Bees are a constant theme at The Fox Guild – we just love them!
While exploring garden critters at our Little Foxes Nature Play recently we spent some time thinking about bees and were able to get hands on with old brood comb and fresh honey comb (there may have been a little bit of taste testing too).
Our magnifying glasses came in handy as we were able to see some of the brood that had been in the process of hatching out.
Wild swarms have been highly co-operative and we’ve been lucky enough to spot a wild hive at both our Inverleigh and Geelong locations giving the children and their grownups a little peek at the sort of natural spaces bees can take up residence.
A homemade miniature Kenyan Top Bar hive with felt bees provided a more hands on opportunity to have a look inside a structure people use to house and care for bees in their own yard.
Other mini beasts got a little look in with children observing and holding slaters and snails. A few found worms, spiders, millipedes and one stunning dragonfly rounded things out for us.
We love the idea of making ‘bug hotels’ to encourage beneficial insects into the backyard – this can be a great family project that provides an ongoing nature connection in your household.
If you’re interested in making one we’ve pinned a few variations of bug hotels on our Family Gardening Pinterest Board.
Here’s the poster that Tom made for our Planting for Bees workshop.
You can also download it from here Bees Like These – poster
Tom and I were a little bit excited to offer the Planting for Bees workshop.
We were lucky to have a group of families come along who had a range of different experience in gardening and keeping bees.
We started off the day thinking about our favourite insects and chatting about how important bees are in our food production. The children helped us identify food, including honey, that bees play a role in preparing (pollinating) for us.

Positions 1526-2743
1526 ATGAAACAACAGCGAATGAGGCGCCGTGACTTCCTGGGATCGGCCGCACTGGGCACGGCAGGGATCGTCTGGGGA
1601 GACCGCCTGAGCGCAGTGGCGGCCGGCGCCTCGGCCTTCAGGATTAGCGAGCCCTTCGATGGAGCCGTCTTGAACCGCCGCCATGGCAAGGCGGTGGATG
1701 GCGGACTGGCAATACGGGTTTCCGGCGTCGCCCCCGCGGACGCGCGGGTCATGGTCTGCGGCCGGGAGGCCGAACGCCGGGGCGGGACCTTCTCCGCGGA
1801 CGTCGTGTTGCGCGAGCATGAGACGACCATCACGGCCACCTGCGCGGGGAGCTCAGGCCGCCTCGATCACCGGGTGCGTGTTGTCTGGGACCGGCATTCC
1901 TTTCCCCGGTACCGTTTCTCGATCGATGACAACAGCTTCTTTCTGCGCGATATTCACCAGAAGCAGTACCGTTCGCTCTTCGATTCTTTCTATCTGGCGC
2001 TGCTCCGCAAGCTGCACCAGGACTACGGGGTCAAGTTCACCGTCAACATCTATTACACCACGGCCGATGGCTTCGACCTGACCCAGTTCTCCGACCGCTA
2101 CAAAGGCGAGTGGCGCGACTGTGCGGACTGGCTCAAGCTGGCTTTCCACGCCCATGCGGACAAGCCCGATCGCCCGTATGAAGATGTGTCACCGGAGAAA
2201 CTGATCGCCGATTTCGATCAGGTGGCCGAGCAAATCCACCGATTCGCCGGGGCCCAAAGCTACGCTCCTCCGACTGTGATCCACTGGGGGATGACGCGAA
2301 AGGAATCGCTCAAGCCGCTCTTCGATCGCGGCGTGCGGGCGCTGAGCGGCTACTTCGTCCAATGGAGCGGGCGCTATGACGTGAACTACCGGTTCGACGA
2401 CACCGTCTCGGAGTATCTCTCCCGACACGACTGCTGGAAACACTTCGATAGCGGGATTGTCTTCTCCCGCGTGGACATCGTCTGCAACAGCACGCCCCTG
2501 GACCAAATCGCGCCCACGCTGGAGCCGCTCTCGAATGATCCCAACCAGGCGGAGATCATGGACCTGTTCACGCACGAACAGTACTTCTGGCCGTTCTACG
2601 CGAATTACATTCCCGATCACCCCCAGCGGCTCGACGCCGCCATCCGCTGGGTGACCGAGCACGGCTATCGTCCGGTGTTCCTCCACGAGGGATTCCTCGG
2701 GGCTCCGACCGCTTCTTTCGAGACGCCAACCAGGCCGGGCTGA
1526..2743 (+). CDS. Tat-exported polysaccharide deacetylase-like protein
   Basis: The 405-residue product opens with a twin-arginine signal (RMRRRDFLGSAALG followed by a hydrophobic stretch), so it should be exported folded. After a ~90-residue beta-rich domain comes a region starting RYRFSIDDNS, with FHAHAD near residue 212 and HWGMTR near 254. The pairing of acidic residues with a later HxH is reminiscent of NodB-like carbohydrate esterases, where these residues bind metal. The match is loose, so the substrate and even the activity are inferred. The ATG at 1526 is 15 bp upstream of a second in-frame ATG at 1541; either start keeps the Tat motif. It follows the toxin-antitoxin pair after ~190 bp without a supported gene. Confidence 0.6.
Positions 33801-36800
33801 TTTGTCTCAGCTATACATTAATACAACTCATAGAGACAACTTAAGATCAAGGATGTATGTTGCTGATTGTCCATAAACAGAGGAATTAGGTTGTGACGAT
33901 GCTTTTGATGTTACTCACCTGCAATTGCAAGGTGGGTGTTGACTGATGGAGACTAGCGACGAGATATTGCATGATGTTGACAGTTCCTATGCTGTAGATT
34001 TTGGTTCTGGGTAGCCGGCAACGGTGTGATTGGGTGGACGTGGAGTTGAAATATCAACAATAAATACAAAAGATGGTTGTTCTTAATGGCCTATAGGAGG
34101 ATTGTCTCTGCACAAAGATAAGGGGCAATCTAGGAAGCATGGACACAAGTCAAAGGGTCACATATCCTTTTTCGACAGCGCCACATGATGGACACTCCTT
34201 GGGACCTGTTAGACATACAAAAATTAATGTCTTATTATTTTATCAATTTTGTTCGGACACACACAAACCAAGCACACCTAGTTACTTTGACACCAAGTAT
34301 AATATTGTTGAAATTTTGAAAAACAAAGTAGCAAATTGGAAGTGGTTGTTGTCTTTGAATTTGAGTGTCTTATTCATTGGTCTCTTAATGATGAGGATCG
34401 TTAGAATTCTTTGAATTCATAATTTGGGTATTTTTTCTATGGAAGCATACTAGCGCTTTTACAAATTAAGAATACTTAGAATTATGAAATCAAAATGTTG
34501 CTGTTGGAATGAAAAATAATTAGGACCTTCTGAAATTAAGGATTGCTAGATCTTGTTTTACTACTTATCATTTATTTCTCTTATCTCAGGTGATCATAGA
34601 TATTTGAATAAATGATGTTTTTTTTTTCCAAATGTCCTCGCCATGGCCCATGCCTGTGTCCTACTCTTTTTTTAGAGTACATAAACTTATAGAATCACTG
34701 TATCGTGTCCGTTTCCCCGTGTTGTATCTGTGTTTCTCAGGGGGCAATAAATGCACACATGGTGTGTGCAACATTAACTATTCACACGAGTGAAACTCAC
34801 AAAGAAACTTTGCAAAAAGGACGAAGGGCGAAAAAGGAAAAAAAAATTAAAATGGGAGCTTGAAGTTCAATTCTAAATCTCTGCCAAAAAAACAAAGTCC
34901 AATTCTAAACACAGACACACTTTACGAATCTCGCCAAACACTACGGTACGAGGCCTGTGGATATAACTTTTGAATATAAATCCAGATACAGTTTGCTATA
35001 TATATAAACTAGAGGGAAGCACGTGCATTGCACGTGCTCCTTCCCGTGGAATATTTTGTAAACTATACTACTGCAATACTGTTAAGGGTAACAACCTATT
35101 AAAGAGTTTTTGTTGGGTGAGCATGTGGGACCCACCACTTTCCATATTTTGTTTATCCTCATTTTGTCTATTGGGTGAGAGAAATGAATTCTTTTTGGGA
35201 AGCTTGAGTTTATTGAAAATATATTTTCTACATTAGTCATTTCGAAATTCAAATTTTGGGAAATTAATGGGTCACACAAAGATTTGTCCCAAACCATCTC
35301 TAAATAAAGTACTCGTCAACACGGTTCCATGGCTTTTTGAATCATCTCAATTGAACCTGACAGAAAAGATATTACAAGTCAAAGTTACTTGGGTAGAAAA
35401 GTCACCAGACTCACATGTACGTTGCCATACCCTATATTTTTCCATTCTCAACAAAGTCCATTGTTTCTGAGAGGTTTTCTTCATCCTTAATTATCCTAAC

We talked about threats to bees, including pesticides, mites and small hive beetles – and bears 🙂
Planting both supports bees and encourages them to visit our garden. Bee ‘baths’ are another way to support them and also a way to say ‘Thankyou’ to bees. We had a few examples of how you might create a bee bath at home.
Everyone had plenty of suggestions of different flowers bees might like and we got a little muddy making seed bombs to take home for bombing our gardens or local parks.
The honey and homemade chocolate was polished off pretty quickly.
We used the Quirky Cooking chocolate recipe that has five ingredients, one of the main ones being honey. We made a few varieties, including one with sour cherry and one with almonds. Yum!
We had a few take home goodies including a borage plant, a ‘bees like these’ poster with some flowers bees like and a ‘hexahexaflexagon’ (a small folding puzzle with the object being to find the queen).
You can download a poster of the Bees Like These – poster here.xx
We had a beautiful winter afternoon for our Wind and Play. Unexpectedly there was sunshine and we were lucky to have a bit of a breeze and a few kites managed to spend some time in the sky.
Wind and Play was a day centred around the theme of wind, where a number of ‘play -stations’ were set up inviting for families to explore and play at their own pace. Stations included kite-making, a large parachute, wind ribbons, bubbles and a story corner with books about wind.
The little washing corner was a sweet addition, where children spent some time washing and then hanging clothes to air dry.
We had a few children trying out their capes and broomsticks and imagining taking flight in the wind.